How to Support Culture and People during Learning Transformation

In the sixth part of our case study blog series, Alfonso Riley, learning technology consultant at Caterpillar Inc., explains the last two steps in the Global Dealer Learning (GDL) team’s change management process: Culture and People.

As we covered in the previous post, Caterpillar’s Global Change Management Process evaluates transformation projects from four areas:

  1. Structure
  2. Process
  3. Culture
  4. People

The Structure is centered around a learning ecosystem concept while the Process is focused on providing consistency. These first two areas are critical in creating the infrastructure to support cultural change and skills development. Let’s take a closer look at how Caterpillar manages change across Culture and People.

3) Culture Change Management: centered on values and rules

We needed to change the culture from focusing on incidental training delivery to talent and performance improvement. However, differences across employees’ regions, cultures, and/or knowledge and skill gaps posed a challenge to changing mindsets.

To address these challenges GDL implemented quarterly career development events at various locations to cascade our mission and vision statements. We also created employee toolkits to help apply the new vision.

Why was it important to change the culture from incidental training delivery to talent and performance improvement?

This change is important to ensure readiness for change, become agile against uncertainty, and be able to quickly develop our workforce to adapt to demand changes. First, we started by maturing our Career Development Process and creating the processes that support this product we provide to our dealers. Then we began deploying it to our dealers and ensure they are applying the process and aligning the L&D teams with our global strategy.

It all boils down on having the ability to provide personalized, meaningful, on-demand learning experiences to achieve breakthrough performance. If we remain focused on incidental training, we will only be reacting to problems and will never be able to grow our business

4) People Change Management: centered on the skills that need to be learned and mastered for successful transformation

Over at GDL, we needed to change our employees mindset toward learning. We required a shift in approach, from incidental training delivery to a learning capability development one.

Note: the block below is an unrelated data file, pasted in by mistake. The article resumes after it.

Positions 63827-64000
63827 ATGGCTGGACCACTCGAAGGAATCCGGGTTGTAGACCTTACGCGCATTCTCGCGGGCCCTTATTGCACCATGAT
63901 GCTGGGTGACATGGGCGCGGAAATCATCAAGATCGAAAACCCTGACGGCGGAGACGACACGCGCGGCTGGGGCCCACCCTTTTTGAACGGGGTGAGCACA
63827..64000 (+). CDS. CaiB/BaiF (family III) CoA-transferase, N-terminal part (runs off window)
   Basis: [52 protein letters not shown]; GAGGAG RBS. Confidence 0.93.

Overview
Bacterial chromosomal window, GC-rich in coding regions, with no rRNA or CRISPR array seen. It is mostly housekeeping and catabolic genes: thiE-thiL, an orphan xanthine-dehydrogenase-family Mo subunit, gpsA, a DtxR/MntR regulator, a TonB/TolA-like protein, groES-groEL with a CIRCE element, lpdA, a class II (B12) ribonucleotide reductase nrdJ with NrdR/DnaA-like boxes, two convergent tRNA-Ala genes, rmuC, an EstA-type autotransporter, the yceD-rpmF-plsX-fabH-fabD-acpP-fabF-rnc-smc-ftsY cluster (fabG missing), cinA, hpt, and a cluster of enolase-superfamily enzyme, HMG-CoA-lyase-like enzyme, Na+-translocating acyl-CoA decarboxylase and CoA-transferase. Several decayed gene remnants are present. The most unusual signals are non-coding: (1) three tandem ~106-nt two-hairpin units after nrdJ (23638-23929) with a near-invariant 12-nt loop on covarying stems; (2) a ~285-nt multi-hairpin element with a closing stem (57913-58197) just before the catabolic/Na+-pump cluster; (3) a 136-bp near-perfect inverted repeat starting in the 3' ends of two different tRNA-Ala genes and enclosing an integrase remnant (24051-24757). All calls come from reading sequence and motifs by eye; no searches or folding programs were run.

So, the same constraints identified in our culture assessments, applied for our People (i.e. differences in regions, cultures, knowledge).

To enhance collaboration from all our streams, we delivered virtual and face-to-face workshops across the globe. Their main purpose was to take advantage of our diverse workforce, creating an adaptable framework for our Career Development Process.

To help provide a way for leaders and employees to work together, our career development events also not only ensured employees were part of the process, but also all angles from a diversity and inclusion standpoint were covered during implementation

What kind of activities did you employ to drive the cultural change?

We held informational sessions, both face-to-face and virtual to communicate with GDL employees and prepare them for the change, as well as the execution of our Rapid Improvement Workshops (RIWs), involving them in the decision-making process. We made sure they were part of the transformation, rather than imposing the transformation on.

What was the purpose of the employee toolkit?

The toolkit served as a job aid for the deployment efforts to ensure whichever channel we used to contact our dealers, we were effectively communicating our direction and showing its value. And this provides a consistent interaction with our customers and builds trust that we know what we are doing—given that they were receiving the same experience through all our channels.

Change Management: A solid foundation for continuous improvement

By establishing a process of managing and assessing change across Structure, Technology, People, and Process, Caterpillar’s GDL has a clear map of what areas to track, measure, and improve even after the transformation is complete. Specifically, The GDL team defined common metrics that align with business goals and move decision-making from experiential to data driven.

Up Next: Metrics, Results & What’s Next

In the final blog post, Alfonso will discuss how they streamlined metrics through the learning ecosystem and provided on-time data analytics. He’ll also share results from Caterpillar’s Career Development Process, where they’re headed next, and tips on how you can implement a similar approach in your organization.

The information provided in this series is based on Caterpillar’s 2019 award from the Brandon Hall Group in the category of “Best Advance in Creating an Extended Enterprise Learning Program.” Special thanks to Alfonso Riley, Jeff Barbee, Phil Adams, and Paul Gasparro of Caterpillar for their time, contribution, and insights.

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